First Trinity Graduate elected Taoiseach
Posted on: 14 June 2017
The Provost of Trinity College Dublin, Dr Patrick Prendergast welcomed the election of Trinity medical graduate, Leo Varadkar as Taoiseach today:
“We are delighted for Leo on this historic day. It is a major achievement for him both personally and professionally and we wish him well in the new role. We also look forward to welcoming him on campus as Taoiseach and for staff and students to meet with him.”
Leo Varadkar studied Medicine at Trinity and completed his six year degree in April 2003.
As a student, he was serious about his academic work and was also a very engaged student with interests beyond his medical studies. On graduating from the School of Medicine he spent several years working as a junior doctor in St James's Hospital, a Trinity teaching hospital, and Connolly Hospital before entering the Trinity/HSE GP training scheme. He qualified as a GP in 2010 and became a member of the Irish College of General Practitioners.
Professor Paul Browne, Head of School of Medicine, said: “We are proud of Leo Varadkar and his achievements. He has been involved in the School of Medicine since he graduated and has been generous with his time with both students and faculty alike.”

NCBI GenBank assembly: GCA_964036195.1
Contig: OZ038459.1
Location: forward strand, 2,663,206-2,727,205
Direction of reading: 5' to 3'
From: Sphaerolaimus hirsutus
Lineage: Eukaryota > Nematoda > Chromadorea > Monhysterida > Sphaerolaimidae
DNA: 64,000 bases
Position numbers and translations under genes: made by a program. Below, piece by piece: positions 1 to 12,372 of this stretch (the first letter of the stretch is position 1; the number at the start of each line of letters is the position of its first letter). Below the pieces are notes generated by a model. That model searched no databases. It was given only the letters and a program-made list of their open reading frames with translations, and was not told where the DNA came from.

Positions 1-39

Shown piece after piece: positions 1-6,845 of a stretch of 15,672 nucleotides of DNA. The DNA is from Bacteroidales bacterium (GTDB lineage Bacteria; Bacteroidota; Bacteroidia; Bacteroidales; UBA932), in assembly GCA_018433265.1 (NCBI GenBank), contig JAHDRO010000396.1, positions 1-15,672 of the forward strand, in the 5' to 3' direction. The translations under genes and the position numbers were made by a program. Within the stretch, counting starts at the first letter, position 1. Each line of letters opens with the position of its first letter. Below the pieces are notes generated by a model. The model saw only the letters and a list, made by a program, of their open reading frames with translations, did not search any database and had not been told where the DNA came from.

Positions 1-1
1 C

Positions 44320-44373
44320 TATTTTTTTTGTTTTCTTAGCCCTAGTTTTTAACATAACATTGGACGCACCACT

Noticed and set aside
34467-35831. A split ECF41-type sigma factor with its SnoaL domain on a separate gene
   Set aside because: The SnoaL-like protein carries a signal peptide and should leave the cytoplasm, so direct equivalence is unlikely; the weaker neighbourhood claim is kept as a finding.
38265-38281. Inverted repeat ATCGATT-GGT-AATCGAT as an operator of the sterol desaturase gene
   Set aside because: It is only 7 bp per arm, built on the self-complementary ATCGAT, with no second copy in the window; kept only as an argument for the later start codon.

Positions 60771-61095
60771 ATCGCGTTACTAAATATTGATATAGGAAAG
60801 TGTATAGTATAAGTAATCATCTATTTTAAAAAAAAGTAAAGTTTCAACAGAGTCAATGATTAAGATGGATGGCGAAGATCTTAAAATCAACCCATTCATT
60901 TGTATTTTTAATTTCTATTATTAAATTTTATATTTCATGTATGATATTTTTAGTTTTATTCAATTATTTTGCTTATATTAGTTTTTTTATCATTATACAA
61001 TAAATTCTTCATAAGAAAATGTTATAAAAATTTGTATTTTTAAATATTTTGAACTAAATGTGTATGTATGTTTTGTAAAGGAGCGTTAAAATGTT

Leo and his two older sisters followed in the footsteps of their father Ashok, a doctor, and mother Miriam, a nurse, to choose careers in the medical field. Sophia, also a graduate of Trinity College School of Medicine, is a Consultant Paediatric Neurologist at Great Ormond Street Hospital for Children NHS Foundation Trust, London, UK, and Sonia is a midwife and works in Dublin.
As well as his medical studies, at Trinity, he was active in Young Fine Gael and served as vice-president of the Youth of the European People’s Party. He was also selected for the prestigious Washington Ireland Program for Service and Leadership (WIP), a six-month programme of personal and professional development for Irish university students in Washington DC involving summer internships and leadership training.
As former Minister for Health he supported many Trinity initiatives involving research and its relevance to improving patient care. He has also been particularly supportive of student led ventures such as Med Day, the charity fundraising initiative by our medical students among others.